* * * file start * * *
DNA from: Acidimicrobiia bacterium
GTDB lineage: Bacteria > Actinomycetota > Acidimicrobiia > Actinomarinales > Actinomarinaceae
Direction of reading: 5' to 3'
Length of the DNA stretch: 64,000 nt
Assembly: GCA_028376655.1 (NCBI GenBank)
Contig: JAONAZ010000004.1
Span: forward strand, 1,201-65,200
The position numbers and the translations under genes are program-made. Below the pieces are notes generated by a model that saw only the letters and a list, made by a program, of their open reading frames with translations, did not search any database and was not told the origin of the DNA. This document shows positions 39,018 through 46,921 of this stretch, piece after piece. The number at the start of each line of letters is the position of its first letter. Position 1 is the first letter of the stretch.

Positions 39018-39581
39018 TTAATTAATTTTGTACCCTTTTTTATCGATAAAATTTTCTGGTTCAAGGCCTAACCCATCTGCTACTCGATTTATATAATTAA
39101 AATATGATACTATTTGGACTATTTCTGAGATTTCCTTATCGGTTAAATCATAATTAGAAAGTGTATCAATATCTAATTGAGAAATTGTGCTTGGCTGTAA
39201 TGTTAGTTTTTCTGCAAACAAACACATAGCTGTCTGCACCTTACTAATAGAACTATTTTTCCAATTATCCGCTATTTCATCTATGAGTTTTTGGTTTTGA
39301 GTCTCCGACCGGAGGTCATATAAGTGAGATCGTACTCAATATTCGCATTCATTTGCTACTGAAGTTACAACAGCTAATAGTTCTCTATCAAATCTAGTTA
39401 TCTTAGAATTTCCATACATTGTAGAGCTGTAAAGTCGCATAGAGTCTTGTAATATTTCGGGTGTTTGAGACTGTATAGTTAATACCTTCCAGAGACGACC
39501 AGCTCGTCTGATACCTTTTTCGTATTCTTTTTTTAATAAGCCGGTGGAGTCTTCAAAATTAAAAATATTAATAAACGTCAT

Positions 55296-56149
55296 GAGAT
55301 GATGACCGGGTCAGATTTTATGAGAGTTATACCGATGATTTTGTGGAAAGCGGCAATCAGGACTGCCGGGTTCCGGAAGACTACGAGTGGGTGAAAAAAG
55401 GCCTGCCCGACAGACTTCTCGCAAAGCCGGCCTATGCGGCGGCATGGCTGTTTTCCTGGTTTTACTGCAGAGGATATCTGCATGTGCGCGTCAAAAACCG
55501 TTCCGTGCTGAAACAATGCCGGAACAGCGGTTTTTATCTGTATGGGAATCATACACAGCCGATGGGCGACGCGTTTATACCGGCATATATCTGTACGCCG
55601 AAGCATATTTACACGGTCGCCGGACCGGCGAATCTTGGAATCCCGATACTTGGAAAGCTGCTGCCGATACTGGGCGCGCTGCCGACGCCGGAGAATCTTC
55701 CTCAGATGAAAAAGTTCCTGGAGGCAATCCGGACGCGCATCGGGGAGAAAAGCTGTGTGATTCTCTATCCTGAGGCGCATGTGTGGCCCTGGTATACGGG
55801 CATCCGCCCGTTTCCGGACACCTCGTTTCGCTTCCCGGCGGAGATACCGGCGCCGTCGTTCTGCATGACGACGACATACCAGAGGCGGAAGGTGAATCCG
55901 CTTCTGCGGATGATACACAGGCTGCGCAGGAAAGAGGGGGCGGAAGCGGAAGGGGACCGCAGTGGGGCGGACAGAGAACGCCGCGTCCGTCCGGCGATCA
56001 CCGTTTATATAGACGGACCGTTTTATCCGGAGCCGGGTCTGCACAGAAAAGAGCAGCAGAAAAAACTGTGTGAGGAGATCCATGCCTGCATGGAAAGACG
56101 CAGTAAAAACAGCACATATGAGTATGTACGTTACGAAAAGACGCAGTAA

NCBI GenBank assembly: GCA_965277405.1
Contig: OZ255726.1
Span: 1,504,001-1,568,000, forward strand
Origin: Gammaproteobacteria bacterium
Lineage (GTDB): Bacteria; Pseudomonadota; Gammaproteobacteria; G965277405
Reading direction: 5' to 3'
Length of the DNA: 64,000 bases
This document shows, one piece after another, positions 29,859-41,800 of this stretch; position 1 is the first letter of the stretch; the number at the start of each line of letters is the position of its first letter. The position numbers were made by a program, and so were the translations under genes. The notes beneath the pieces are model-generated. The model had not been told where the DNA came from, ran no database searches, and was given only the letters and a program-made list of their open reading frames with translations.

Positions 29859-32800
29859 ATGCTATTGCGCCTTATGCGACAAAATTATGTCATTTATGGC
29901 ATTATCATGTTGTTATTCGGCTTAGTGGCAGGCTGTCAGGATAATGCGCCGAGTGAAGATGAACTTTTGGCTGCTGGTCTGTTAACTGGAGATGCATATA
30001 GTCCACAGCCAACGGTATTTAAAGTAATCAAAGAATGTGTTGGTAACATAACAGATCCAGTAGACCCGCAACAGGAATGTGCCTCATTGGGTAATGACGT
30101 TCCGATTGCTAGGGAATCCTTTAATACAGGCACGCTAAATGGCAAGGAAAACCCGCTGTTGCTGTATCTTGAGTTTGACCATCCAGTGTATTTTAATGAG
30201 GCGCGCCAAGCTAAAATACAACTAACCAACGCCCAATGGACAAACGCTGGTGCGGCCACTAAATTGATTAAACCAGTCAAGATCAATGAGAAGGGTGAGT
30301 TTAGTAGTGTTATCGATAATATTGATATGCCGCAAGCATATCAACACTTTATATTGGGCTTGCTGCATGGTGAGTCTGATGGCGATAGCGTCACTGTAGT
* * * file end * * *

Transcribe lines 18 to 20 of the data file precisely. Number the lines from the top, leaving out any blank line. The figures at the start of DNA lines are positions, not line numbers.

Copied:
55301 GATGACCGGGTCAGATTTTATGAGAGTTATACCGATGATTTTGTGGAAAGCGGCAATCAGGACTGCCGGGTTCCGGAAGACTACGAGTGGGTGAAAAAAG
55401 GCCTGCCCGACAGACTTCTCGCAAAGCCGGCCTATGCGGCGGCATGGCTGTTTTCCTGGTTTTACTGCAGAGGATATCTGCATGTGCGCGTCAAAAACCG
55501 TTCCGTGCTGAAACAATGCCGGAACAGCGGTTTTTATCTGTATGGGAATCATACACAGCCGATGGGCGACGCGTTTATACCGGCATATATCTGTACGCCG